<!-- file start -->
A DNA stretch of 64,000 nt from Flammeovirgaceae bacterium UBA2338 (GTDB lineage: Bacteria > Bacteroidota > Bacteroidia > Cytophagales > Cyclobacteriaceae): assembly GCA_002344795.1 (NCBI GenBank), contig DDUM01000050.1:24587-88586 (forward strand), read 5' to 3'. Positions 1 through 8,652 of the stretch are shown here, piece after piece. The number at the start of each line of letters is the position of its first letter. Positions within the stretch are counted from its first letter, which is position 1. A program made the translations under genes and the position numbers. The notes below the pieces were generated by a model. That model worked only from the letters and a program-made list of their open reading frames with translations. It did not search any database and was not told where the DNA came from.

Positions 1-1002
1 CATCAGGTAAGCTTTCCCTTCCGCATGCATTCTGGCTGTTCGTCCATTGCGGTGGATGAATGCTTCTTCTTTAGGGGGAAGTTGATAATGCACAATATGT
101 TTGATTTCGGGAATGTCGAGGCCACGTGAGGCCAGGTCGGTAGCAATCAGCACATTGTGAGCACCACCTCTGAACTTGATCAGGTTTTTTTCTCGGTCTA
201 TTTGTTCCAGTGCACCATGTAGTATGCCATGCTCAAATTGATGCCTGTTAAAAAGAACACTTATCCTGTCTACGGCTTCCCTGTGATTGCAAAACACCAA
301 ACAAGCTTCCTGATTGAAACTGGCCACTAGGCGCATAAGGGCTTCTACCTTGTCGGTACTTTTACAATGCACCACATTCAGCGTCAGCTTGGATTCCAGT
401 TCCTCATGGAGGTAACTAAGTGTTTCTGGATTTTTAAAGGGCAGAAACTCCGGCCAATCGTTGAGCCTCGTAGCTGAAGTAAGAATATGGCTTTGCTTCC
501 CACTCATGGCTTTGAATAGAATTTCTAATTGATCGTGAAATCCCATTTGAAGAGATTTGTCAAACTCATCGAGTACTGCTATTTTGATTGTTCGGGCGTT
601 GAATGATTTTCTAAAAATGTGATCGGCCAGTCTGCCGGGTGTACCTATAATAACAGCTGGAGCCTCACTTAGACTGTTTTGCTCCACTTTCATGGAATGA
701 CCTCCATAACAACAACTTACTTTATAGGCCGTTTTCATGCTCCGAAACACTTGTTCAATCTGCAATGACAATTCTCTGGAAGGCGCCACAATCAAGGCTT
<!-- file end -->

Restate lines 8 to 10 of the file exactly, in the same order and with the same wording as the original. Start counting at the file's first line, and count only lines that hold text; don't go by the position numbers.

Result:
501 CACTCATGGCTTTGAATAGAATTTCTAATTGATCGTGAAATCCCATTTGAAGAGATTTGTCAAACTCATCGAGTACTGCTATTTTGATTGTTCGGGCGTT
601 GAATGATTTTCTAAAAATGTGATCGGCCAGTCTGCCGGGTGTACCTATAATAACAGCTGGAGCCTCACTTAGACTGTTTTGCTCCACTTTCATGGAATGA
701 CCTCCATAACAACAACTTACTTTATAGGCCGTTTTCATGCTCCGAAACACTTGTTCAATCTGCAATGACAATTCTCTGGAAGGCGCCACAATCAAGGCTT